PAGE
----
Ms Hero Granger-Taylor has been denied the right to appeal in her Judicial Review case against HS2 Ltd. which argued that the ‘Three Tunnels’ design risked the catastrophic collapse of the cutting retaining wall along Park Village East at the Euston Approaches.
On 5 June, Mr. Justice Jay ruled in favour of HS2 Ltd. and the Secretary of State for Transport. The right to appeal was denied by Rt. Hon. Lady Justice Andrews DBE on 12 October.
Ms Granger-Taylor’s grounds for appeal lay with the argument that the Defendants had failed in their duty of candour to disclose all relevant evidence to the Judge during proceedings, namely crucial calculations said to confirm that the ‘Three Tunnels’ design could be constructed safely.
Ms Granger-Taylor said: “So far, HS2 Ltd. has failed to disclose the calculations which formed the basis of our grounds of appeal. My legal team and I have written twice to HS2 Ltd. since Mr. Justice Jay’s judgment of 5 June asking them to send the calculations, but they have not responded. As a result, I will be pursuing HS2 Ltd. for the missing information through the Freedom Of Information process.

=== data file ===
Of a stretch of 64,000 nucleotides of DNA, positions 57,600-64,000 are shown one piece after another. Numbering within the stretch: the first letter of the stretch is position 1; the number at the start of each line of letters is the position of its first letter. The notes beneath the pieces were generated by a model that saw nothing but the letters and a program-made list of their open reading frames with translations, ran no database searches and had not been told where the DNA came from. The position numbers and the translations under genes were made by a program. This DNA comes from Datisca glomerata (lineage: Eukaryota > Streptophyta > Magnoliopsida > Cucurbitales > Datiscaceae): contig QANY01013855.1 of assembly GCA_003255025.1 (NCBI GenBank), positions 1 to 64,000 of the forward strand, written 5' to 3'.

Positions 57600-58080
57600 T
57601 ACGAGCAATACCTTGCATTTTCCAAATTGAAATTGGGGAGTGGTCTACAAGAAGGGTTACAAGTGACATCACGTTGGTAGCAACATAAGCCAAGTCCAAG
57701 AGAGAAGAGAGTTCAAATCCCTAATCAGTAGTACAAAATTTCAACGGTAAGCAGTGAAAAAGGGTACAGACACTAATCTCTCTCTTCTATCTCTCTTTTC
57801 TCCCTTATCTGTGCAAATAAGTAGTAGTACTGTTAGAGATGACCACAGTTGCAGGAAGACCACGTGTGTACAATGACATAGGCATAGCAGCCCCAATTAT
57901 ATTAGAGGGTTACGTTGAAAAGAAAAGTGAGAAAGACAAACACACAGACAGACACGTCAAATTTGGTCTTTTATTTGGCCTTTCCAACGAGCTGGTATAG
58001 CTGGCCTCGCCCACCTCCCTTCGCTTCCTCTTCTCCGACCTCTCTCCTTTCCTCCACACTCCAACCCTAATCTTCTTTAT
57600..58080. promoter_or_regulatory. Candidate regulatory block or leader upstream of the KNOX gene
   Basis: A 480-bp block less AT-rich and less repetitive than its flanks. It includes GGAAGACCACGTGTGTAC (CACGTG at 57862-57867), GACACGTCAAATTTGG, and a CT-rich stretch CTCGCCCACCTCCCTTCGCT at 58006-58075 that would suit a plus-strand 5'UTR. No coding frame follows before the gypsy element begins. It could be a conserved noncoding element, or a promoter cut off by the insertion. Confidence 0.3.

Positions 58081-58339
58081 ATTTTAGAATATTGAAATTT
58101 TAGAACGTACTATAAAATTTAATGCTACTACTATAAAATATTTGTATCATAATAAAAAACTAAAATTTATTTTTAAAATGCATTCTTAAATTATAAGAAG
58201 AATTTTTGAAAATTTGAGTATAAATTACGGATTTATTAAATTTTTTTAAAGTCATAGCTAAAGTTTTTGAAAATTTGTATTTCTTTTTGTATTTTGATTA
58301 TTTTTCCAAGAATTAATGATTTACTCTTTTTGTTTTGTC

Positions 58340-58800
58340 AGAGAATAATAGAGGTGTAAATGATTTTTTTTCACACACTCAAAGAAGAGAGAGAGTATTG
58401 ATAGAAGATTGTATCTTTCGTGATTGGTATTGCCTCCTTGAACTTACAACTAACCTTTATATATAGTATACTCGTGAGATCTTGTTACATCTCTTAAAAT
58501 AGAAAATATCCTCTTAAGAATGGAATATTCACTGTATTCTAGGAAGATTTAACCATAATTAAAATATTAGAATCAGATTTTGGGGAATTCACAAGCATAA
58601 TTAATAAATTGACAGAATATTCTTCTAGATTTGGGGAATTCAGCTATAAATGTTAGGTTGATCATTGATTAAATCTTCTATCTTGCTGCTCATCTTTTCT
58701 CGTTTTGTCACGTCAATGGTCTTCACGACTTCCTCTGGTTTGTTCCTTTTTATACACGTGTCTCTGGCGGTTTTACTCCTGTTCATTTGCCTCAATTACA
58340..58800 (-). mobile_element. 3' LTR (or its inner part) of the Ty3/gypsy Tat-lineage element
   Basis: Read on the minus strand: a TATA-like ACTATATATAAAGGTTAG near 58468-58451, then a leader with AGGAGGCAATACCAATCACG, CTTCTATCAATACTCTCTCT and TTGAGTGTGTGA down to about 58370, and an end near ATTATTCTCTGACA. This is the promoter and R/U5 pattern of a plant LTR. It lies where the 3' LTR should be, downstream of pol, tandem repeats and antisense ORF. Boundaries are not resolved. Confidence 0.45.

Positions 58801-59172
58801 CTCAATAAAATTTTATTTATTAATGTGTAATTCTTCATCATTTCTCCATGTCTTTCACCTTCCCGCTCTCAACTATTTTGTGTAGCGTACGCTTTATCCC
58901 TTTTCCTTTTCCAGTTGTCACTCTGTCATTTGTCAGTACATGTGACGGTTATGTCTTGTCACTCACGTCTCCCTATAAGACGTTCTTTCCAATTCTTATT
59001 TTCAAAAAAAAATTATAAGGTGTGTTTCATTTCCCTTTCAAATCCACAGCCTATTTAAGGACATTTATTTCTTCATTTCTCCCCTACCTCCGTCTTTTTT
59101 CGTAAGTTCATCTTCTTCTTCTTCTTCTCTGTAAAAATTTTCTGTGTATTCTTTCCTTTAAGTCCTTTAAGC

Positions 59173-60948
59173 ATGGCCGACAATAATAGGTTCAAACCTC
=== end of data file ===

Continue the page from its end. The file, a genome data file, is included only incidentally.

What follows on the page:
“As the construction of HS2 is a public function, HS2 Ltd. and the Secretary of State for Transport have a duty of candour to disclose all information which may affect the public. As Mrs. Justice Lang wrote in her Disclosure Order of 28 April: “Where the First Defendant [HS2 Ltd.] refers to a document in its evidence, that document ought to be disclosed.”
The UK Government is still to respond to the Oakervee Review of HS2, published in February 2020, in which major concerns were raised over the design for the Euston Approaches. Mr Justice Jay acknowledged in June that the Government response to the review still has the potential to derail the ‘Three Tunnels’ design altogether.
Jayesh Kunwardia, Partner at Hodge Jones & Allen, who represents Ms Granger-Taylor, said:
“Although our substantive challenge has concluded with no right of any further appeal, we are very keen to keep under close review the developments regarding the ‘Three Tunnels’ design and to reassess the merits of reopening the matter when the Government’s decision on Oakervee is announced. In our view, it would be wholly irrational for the Government to ignore the findings made in the Oakervee report that describe HS2 Ltd.’s current proposals for the Euston Approaches as carrying “major risks” (9.17).”
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